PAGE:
The blockchain technology is disrupting industries with each passing day. It’s allowing everybody to use new payment methods, ranging from big banks to millions of people. Using asset tokenization, blockchain gives individuals access to premium sustainable infrastructure. In a different example, IBM’s Food Trust network is boosting Carrefour’s sales by creating supply chain transparency. So, what area will blockchain disrupt next? I’ll present 3 reasons why one of the answers is the SMS market.
Fragmented market, with no big players
The SMS market requires physical infrastructure, which GSM providers maintain in most situations. The infrastructure needed to operate SMS at an international scale spans not only the territory of each country on earth but also space. There are around 2000 interconnected operators worldwide. To provide service, operators have to work out contracts with each other. Negotiations include rates, availability, capacity, delivery times and many more. For example, an operator in New York can easily mount an antenna tower on a skyscraper and serve millions of devices. An operator in Alaska might need to place towers in distant regions for its infrastructure and it will give service to just 10,000 people. That’s why these operators might charge differently for delivering messages. Besides the operators, some businesses re-sell SMS capabilities by negotiating bulk deals. This leads to a market with a wide range of suppliers, all with different prices.
When sent, an SMS gets transferred between multiple providers and more than one route is available for delivery, each route with its own cost.
Blockchain can reduce bureaucracy and exclude middlemen by establishing real-time marketplaces. Suppliers can bid offers and anyone could participate, from big GSM providers to small operators and re-sellers. In this approach, customers would benefit from lower prices for the delivery of international messages. Also, it could allow end-users to participate in the supply side with their unused quotas. An example of such a project is BirdChain, an A2P solution, that is already working in several countries. With BirdChain anybody can install an app and resell their unused SMS quotas to companies. With this initial implementation, SMS marketplaces can develop and allow the blockchain technology to expand.
SMS is expensive, but also cheap
SMS messages are cheap from the consumer’s perspective, but costly for small and big businesses. SMS is more pricey than email, WhatsApp or Telegram. Except for traditional mail letters, SMS is the most expensive data service on the planet. However, bulk SMS is cheaper than WhatsApp in some countries. In Canada, it costs 0.0042 cents to send an SMS, while WhatsApp costs 0.005 cents per message. This is a huge difference when sending millions of messages. On average, there are around 6 billion messages sent every day. A marketplace for SMS built on top of smart contracts would optimize the costs for both regular customers and companies using messages for marketing or OTP use cases, balancing the supply and demand.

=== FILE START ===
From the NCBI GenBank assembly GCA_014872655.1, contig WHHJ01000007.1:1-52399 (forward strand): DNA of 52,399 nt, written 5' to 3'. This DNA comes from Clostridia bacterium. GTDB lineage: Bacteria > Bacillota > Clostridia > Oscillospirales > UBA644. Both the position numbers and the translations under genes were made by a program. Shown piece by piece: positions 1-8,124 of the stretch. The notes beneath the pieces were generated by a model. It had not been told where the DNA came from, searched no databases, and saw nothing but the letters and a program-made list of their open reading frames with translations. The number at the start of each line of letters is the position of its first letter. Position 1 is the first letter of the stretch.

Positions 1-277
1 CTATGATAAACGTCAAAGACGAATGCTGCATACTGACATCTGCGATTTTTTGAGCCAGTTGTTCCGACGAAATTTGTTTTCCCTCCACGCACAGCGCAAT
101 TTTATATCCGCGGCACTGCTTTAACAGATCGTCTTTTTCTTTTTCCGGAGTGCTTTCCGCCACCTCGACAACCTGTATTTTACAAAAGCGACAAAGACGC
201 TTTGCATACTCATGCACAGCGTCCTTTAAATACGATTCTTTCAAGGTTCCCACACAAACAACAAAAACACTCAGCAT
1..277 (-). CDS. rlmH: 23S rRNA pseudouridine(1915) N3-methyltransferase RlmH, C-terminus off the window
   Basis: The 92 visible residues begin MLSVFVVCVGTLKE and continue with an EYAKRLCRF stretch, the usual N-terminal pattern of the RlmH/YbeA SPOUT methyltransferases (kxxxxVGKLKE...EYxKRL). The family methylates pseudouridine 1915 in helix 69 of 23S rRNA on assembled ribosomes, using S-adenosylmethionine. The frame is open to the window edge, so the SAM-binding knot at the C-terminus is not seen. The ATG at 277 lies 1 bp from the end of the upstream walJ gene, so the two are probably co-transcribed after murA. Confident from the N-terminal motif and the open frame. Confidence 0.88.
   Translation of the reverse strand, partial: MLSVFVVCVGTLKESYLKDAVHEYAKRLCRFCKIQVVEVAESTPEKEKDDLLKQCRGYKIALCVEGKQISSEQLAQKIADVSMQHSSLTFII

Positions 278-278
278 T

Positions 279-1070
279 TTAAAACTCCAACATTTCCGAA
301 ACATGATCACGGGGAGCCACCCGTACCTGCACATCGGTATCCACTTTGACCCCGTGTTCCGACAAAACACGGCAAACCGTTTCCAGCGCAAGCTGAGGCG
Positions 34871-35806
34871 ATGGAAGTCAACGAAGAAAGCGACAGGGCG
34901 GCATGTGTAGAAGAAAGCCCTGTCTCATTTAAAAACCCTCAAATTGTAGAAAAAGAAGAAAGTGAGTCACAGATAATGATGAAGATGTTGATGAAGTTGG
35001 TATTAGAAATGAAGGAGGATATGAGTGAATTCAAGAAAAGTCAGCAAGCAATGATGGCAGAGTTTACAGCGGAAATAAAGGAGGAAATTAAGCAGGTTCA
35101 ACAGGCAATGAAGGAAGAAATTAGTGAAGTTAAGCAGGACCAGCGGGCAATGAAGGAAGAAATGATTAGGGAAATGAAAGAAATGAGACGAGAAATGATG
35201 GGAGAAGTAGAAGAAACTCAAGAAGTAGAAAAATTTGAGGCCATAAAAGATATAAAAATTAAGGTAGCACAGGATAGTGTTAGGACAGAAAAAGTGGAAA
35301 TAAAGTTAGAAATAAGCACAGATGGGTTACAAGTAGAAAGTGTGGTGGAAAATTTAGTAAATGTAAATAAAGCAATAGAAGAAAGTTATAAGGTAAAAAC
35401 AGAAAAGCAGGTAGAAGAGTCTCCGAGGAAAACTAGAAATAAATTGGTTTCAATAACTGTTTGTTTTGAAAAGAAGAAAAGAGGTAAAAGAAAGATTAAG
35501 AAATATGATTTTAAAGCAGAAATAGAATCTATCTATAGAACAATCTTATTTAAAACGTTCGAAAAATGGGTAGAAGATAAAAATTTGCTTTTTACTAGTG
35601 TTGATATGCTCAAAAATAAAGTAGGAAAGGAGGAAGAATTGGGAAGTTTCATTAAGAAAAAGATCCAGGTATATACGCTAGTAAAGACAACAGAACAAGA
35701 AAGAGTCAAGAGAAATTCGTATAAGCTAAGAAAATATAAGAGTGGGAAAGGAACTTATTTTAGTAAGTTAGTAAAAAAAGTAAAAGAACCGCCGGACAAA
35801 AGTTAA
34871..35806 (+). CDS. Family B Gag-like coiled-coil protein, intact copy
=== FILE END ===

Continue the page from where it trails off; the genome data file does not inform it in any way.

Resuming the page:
So far, the smart contracts space is experiencing scalability issues. The popular platforms, such as Ethereum, can process around 5 transactions per second while the latest established platforms, such as Fleta, scale to 13,000 TPS. With 6 billion messages delivered every day, the number of TPS required to support smart contracts for all SMS messages delivered today is around 100,000. That represents a large discrepancy between what is supported and what is needed to move SMS delivery on the blockchain. To start, smart contracts would have to be developed slowly. And this is what the blockchain platforms need. With a slow build-up and prices that allow increased margins with scalability, platforms can secure funds for future developments. As more and more providers join the marketplace, this would be an incentive to increase the TPS, provide a real business solution and receive the investments required. It would make blockchain compete with the solutions of private companies that do similar operations (Visa processes around 4,400 TPS)
With a fragmented market, composed of both big and small suppliers, SMS is an easy space where blockchain technology will be disruptive. Projects like BirdChain encourage more suppliers to join the market and therefore disturb the price. In the long run, the demand side will enjoy the lower prices and help platforms secure funding for scaling up. How do you think it will play out?